Chocolate Depositors: Knowing your Options
If you want to save money and increase your output, invest in a semi-automatic chocolate and confectionery depositor. This machine dispenses chocolate or ganache into molds a row at a time. Your choice of depositor will depend on the kind of product you want to be deposited, the speed of deposition, and deposit volume, and the number of nozzles. Whether you are a small chocolatier looking to buy a pneumatic depositor or a chocolate processing plant in need of servo-driven options, there are many customized options available for you.
How Depositing Work
Depositors are a kind of production that can be part of a line or the main kind of manufacturing. Domestically, product depositing can be achieved by hand with a piping bag, releasing a measured amount of chocolate or soft center into a tray or mold. But, for industry use, you will need to invest in a chocolate depositor machine. The machine deposits the specific amounts of chocolate into a mould. If it will be a solid chocolate shape, the mould must be filled, vibrated, and cooled. If the purpose is to create a spun shell, the chocolate will go to a spinning machine.
Usually, depositors are part of an in-line process like a moulding line. For enrobing, they deposit more viscous mixtures into rounds, swirls, or tubes that can be enrobed. The majority of the market’s good depositors are quite versatile.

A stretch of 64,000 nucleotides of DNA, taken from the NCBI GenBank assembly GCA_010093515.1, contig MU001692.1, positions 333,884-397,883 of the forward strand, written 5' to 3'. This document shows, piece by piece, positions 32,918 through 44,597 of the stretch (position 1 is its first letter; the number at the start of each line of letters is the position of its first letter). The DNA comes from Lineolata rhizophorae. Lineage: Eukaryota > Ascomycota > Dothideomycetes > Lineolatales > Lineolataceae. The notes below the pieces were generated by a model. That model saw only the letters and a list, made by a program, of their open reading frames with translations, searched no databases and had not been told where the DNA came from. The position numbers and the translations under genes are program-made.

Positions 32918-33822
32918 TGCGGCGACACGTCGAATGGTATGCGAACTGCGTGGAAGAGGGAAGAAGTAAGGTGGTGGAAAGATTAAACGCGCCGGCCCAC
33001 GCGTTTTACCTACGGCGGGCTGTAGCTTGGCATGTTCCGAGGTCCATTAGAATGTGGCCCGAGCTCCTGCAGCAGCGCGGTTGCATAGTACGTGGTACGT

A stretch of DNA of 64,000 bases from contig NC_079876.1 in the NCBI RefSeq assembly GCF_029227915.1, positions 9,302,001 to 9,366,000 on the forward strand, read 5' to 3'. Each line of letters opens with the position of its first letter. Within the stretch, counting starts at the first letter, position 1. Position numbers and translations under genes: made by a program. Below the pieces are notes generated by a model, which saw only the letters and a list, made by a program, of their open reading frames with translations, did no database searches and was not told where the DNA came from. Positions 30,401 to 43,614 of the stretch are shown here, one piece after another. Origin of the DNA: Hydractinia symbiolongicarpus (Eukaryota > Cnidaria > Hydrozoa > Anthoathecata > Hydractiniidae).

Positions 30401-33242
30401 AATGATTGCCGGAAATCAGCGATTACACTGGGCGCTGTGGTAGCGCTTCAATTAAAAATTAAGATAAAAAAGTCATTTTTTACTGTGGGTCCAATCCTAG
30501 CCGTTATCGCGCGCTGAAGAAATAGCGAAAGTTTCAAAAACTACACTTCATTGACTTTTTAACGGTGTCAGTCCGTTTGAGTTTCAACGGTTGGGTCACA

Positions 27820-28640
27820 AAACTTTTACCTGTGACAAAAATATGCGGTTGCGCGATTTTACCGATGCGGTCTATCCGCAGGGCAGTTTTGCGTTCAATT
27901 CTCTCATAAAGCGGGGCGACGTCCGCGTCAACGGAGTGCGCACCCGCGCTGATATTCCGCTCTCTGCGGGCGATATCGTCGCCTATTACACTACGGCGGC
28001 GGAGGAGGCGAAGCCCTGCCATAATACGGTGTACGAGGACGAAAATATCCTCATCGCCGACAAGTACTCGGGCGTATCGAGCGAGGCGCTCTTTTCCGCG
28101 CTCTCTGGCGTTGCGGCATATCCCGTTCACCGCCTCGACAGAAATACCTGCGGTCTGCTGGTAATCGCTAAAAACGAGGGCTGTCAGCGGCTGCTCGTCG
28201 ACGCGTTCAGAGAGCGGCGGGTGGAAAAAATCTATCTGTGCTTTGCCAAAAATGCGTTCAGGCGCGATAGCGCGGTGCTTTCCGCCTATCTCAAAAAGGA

High Speed Chocolate Depositor
If you need to handle a variety of products at high speeds and volumes but without compromising on the product quality, you will want to invest in a high-speed chocolate depositor. Conventional depositors don’t have dependable accuracy and quality but more modern high-speed chocolate depositors can handle any mass you need while providing the best results. These depositors can handle anything from caramel to solid moulding, to FrozenCone cold-press, fat-filling, and inclusions.
This special kind of depositor deposits the chocolate’s center and outer shell at more or less the same time in a precise sequence. Indeed, the timing is the vital element that results in a mould with chocolate shell and soft fondant, toffee center or praline in one shot. But, the main drawback of this process is often a higher ratio of outer shell to centre than what is acceptable. Fortunately, the computerised technology has improved the conventional one-shot product with at least 50 percent shell. One-shot lines are expensive and tend to produe a limited product range.